“In a weird and phenomenal way, I was always jealous of their relationship,” Tony said. “Because Walker lit up when he was with Pig. They had a special relationship. The freedom my brother had to take him go-karting and do fun stuff. He gave Walker experiences I wasn’t able to give my own kid. Walker got to enjoy and appreciate what his uncle was all about.”
Walker’s fondest memories with his uncle happened while go-karting. He recalled an instance where he was an inch shorter than the required height to drive by himself.
“We went to the bathroom and started stuffing my shoes with toilet paper. The guy let me through, and my uncle winked at me,” Walker said with a laugh. “He was a really fun-loving dude. Obviously, he was given a second chance at life and people tend to be like that. Lots of laughs. We just enjoyed our time together. I got 12 years with him, so I’m pretty lucky that way.”
In his mid-30s, Matthew was diagnosed with adenocarcinoma, a cancer of epithelial tissue, the cells that cover the surface of the body’s organs. Whether his earlier bout with cancer was responsible for him developing cancer again later in life remains unknown to his family.
Matthew died in 2005, weeks shy of his 38th birthday.
“Walker was very lucky to know my brother for as long as he did. [Matthew] certainly impacted his life. He was always there for Walker,” Tony said. “He never had any kids of his own because of the cancer treatment. Walker was like his kid.”
Throughout his career, from being drafted in the first round in 2015 to making his first All-Star team his season, Buehler has made sure to keep his uncle’s memory alive.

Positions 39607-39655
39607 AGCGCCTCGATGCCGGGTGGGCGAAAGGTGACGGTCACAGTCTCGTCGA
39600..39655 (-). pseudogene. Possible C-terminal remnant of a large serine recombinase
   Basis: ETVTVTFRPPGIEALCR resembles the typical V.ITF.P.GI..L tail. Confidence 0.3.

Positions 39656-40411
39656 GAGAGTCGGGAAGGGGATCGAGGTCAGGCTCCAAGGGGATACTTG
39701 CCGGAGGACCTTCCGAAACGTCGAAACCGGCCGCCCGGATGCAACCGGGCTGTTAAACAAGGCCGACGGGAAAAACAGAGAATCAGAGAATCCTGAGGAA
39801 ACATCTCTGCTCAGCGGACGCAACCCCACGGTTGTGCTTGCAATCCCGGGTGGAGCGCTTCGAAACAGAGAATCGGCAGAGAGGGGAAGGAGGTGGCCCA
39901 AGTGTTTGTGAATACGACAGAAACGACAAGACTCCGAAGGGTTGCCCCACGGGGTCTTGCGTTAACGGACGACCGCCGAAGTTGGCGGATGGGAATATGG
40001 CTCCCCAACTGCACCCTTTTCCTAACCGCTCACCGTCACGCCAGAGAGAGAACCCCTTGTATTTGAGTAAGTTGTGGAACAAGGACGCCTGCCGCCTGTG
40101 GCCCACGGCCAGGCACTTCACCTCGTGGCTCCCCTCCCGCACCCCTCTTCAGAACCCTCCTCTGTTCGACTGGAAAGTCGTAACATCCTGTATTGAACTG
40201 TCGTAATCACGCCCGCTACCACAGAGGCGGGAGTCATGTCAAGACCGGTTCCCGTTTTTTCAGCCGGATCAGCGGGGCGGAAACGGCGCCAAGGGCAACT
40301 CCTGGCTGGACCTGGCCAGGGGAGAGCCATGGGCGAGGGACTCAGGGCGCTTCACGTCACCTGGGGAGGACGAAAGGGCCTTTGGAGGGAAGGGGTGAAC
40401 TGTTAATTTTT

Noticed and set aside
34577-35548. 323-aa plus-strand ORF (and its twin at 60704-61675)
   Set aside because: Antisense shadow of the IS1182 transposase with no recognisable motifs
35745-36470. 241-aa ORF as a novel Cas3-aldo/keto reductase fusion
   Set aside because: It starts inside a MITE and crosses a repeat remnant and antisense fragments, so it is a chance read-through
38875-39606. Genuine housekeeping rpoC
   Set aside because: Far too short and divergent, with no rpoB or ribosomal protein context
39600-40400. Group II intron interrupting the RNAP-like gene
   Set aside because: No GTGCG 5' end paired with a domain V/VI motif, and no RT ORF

Before he pitches, he traces the letters “P-I-G” into the mound. Even when he’s not pitching, the straps on his Nike cleats are embroidered with “Pig” in bold red font.
“When you have the ability to do little things like that, it’s kind of a cool thing for me. The fact that [other people] can’t really see it doesn’t matter to me. It’s on there,” Walker said. “Everything I always thought I would do if I was able to do it, I’ve done.”
Last November in Lexington, Buehler hosted a charity golf tournament to benefit the Kids Cancer Alliance.
“It’s all based on him. Pediatric cancer is something that he fought through,” Walker said of his uncle. “That was always going to be the first thing we did if I ever was able to do something like that. It was a good time. I think it’s awesome to be able to give back that way. It’s very special for my family and I.”
Tony Buehler is proud of his son’s numerous baseball accomplishments, but he’s even more impressed with Walker’s character and actions off the field.
“It’s great when I get on Facebook and see my kid walking around Children’s Hospital Los Angeles and he’s doing it with such a great heart,” Tony said. “That’s the whole premise behind Walker’s foundation and raising money for kids cancer research.
“Walker has a platform now and he can do really good things like raise money. He made this decision. He’s going to use his platform in his own special way to remember his Uncle Pig.”